By ITIL® from Experience ©
Not everyone should be allowed to create Configuration Items (CIs). Otherwise, as soon as a user cannot find a CI, a new one will be created causing a proliferation of duplicate records thus, render the Configuration Management Database (CMDB) useless. (At one organization, every CI in their CMDB had, on average, 14 records!).
Some CMDBs gets their CIs from an auto-discovery tool or from other data sources. In this case only the individuals responsible for resolving these discrepancies should be creating CIs. Moreover, a CI should only be created after the cause of the discrepancy has been understood (e.g. batch import did not run, the process to create CIs or the Change Management process was not followed). ITIL® calls these people Configuration Librarians1 . Their role is more important than to simply correcting records. Investigating what caused the discrepancy ensures that the source data is valid and that if can be trusted as an authoritative source (this investigation in itself is a form of continuous improvement).
From an ITSM tool perspective it may be prohibitively expensive to provide this functionality to every user due to the additional cost required to use the CMDB module.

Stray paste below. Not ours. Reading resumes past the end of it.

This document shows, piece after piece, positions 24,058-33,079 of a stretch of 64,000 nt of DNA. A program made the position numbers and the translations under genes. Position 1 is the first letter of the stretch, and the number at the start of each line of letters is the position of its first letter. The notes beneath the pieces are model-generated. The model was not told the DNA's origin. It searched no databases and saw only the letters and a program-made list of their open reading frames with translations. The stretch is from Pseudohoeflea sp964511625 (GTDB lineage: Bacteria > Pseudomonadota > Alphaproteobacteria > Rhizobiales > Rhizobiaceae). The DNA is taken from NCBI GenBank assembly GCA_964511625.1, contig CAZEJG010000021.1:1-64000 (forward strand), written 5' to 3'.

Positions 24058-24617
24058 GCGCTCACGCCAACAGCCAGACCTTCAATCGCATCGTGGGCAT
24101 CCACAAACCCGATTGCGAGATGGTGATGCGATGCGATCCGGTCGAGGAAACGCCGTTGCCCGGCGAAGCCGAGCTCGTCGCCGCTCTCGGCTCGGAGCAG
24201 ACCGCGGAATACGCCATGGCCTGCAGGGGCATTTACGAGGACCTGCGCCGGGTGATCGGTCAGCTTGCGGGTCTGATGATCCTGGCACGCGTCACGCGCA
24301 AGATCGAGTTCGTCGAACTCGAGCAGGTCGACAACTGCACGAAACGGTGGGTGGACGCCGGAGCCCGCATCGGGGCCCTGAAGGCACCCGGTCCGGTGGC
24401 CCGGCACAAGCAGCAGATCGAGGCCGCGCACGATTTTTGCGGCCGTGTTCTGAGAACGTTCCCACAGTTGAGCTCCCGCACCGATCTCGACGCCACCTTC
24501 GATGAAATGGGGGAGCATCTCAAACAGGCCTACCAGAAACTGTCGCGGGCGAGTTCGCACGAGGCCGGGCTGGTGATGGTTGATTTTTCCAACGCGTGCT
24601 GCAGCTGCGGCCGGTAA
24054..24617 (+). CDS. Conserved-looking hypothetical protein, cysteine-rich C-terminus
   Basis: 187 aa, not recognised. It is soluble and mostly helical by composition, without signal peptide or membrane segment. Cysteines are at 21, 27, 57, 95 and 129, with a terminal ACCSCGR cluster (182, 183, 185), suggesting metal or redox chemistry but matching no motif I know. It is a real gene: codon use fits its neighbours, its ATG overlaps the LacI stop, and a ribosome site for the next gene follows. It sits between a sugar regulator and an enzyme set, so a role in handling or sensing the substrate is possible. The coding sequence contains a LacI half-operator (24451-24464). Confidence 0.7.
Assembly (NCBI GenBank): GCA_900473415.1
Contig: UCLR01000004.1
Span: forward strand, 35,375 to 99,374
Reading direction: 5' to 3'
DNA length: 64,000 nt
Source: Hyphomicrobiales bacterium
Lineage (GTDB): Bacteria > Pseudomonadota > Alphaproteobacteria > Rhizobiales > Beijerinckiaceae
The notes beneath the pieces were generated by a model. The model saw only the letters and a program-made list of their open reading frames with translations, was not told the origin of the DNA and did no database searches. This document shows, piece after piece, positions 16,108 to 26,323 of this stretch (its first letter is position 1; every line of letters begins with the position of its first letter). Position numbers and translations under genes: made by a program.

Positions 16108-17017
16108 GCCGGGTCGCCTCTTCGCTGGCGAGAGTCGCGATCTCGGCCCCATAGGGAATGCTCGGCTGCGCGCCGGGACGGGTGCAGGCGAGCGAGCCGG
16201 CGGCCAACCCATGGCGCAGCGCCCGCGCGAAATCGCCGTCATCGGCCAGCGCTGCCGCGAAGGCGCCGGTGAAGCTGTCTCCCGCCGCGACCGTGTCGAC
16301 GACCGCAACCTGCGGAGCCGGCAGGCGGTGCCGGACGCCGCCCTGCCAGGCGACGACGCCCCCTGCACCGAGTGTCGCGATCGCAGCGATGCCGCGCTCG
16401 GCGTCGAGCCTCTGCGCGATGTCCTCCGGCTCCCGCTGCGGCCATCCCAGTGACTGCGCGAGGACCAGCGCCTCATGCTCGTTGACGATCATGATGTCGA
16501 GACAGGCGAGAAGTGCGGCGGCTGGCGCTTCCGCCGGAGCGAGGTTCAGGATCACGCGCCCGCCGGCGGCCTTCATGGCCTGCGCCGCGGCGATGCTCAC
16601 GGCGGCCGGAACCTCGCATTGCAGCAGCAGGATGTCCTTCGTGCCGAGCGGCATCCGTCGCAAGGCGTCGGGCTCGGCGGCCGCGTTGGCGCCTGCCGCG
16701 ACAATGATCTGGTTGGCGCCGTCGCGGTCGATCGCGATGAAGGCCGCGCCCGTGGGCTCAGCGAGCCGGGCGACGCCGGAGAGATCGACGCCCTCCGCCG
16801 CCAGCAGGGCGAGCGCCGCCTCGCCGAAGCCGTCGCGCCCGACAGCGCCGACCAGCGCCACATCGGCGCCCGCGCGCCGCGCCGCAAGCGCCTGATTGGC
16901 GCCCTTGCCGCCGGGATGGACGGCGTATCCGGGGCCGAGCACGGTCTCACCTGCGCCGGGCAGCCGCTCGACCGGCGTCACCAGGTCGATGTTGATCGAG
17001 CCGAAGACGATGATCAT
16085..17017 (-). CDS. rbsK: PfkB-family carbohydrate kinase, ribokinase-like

Nonetheless, allowing every user to create CIs would require the tool to be able to:
- Enforce the Configuration Item (CI) naming convention
- Limit the user to create CI records only in the specific branch of the CMDB they are entitled to
- Prevent the user from editing CIs they are not authorized to modify
- Make some fields mandatory
- Prevent the user from modifying the CMDB structure
Thus far, we have not encountered a tool with all this functionality.
Allowing all users to create CIs hides process gaps and makes it difficult to hold people accountable to the process. Finally, the more open the system the more controls and audits are required to ensure that the CI records are valid to ensure that the CMDB adequately supports the various ITIL® processes.
Published on: 2014-02-08
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- How many ITSM tool licenses do we need
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Copyright 2014-2020 - ITIL® from Experience - Denis Matte